Police Custody Laws

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 What Determines if a Suspect Is in Police Custody?

In short, an individual is considered to be in police custody or taken into police custody if, after the commission of a crime, a police officer arrests the person involved or is suspected to be involved in order to prevent further crime from occurring and proceed with their investigation. Thus, when a person is read their Miranda Rights and is brought to the police station, this is known as police custody.

In other words, police custody refers to the detention of a suspect in the custody of the police at the police station. Then, during the individual’s detention at the police station, the police may examine the subject during their detention.

It is important to note that there are limits on how long the police can detain a person, even if the detention was supported by reasonable suspicion. Once the police have conducted their initial investigation, they must then come to a decision as to whether or not the suspect has indeed been involved in the criminal activity they are being suspected of.

Once the police have made a decision, they should then either arrest the suspect if they think they have probable cause or release the person if they do not have probable cause.

It is also possible that during police detention and custody, a police officer will run a detainee’s name through the police database and discover if there is an outstanding warrant for the detainee’s arrest in connection with a different crime. In such a case, the officer would then be justified in arresting the detainee pursuant to the outstanding warrant to continue the criminal process on that charge.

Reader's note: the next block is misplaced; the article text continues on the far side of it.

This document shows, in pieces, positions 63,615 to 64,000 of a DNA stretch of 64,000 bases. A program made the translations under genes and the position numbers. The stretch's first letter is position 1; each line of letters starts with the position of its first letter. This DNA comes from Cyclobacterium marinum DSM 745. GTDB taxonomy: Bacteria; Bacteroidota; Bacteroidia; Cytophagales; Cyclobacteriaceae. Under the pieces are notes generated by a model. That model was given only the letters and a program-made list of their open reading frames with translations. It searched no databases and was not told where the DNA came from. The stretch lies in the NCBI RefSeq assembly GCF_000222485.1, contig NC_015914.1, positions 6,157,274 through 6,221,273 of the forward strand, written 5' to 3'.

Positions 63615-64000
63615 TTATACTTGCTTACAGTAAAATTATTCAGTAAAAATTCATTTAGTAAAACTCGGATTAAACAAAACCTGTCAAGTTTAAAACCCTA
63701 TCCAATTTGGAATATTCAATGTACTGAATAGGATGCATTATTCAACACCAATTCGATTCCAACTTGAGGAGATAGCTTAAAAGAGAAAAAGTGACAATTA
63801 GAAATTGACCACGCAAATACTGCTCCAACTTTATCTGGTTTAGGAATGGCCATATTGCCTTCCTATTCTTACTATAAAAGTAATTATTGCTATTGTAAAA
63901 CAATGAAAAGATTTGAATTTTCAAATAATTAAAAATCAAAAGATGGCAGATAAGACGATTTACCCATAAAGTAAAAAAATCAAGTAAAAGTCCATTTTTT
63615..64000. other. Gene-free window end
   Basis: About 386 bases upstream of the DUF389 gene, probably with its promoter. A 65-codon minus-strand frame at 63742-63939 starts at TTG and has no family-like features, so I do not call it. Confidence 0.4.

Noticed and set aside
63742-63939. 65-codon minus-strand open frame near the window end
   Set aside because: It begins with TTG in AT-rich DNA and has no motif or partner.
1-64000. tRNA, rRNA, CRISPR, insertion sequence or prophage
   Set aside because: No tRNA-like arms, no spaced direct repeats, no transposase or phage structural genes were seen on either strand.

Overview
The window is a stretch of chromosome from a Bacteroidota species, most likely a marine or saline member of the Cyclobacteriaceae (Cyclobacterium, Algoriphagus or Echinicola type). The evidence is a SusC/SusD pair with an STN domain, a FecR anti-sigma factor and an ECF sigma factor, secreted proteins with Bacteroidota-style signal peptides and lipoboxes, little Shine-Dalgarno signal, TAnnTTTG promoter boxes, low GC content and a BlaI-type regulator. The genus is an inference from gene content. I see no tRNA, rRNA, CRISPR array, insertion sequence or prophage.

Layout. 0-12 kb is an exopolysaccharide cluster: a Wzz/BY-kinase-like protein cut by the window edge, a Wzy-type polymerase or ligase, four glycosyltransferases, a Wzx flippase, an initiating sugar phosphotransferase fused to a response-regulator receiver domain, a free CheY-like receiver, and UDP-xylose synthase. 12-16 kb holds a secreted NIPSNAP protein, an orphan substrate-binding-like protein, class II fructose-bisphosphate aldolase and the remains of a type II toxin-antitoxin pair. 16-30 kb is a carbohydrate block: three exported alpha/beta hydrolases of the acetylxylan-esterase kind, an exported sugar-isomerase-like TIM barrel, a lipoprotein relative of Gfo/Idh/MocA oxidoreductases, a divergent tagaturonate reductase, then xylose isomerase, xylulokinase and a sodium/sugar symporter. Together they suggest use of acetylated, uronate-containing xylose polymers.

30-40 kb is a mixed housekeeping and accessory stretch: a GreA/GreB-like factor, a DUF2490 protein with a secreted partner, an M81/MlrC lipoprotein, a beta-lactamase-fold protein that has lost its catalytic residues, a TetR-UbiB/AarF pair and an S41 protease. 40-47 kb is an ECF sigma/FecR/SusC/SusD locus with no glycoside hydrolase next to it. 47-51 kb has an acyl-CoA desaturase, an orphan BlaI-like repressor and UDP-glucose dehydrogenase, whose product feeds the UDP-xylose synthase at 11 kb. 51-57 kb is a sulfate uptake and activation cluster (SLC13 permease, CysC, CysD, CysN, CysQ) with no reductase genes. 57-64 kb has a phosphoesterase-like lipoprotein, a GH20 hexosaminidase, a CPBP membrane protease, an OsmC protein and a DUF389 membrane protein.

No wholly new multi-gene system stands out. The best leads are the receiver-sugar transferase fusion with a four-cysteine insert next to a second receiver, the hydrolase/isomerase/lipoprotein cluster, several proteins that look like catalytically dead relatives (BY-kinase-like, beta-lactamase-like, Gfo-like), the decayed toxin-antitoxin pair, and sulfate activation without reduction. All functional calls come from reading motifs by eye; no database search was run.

In assessing whether or not the police can detain a person for a particular length of time, courts will apply the standard of reasonableness. In general, the police may not keep a person in police custody for more than 24 hours and must produce the individual before the magistrate.

Ultimately, every relevant circumstance surrounding the situation will be analyzed in a criminal court’s consideration of whether or not a person was in police custody. Factors often considered to determine whether or not a person was in police custody include:

  • Informed: The court will consider whether or not the individual was in police custody by analyzing when the police were questioning them if they were informed that the questioning was voluntary, that they were not under arrest, and that they were free to leave or not.
    • If the individual was informed of all the above, it is likely that a court will not consider them to have been in police custody but instead that they were voluntarily complying with police questioning;
  • Freedom of Movement: A criminal court will also consider whether the suspect was free to move about without remaining in the presence of law enforcement;
  • Consent: Courts will also consider which party initiated the contact, i.e., did the police or the suspect initiate the contact, and did the suspect freely and voluntarily provide information to the police; and
  • Accusatory: Courts will also consider the degree to which the suspect is confronted with evidence of their guilt.
    • In other words, if the police accuse the individual of being suspected of committing a crime and request them to accompany them to the police station, that will be evidence that they were in police custody.

How Do I Find Out if Someone Is in Police Custody?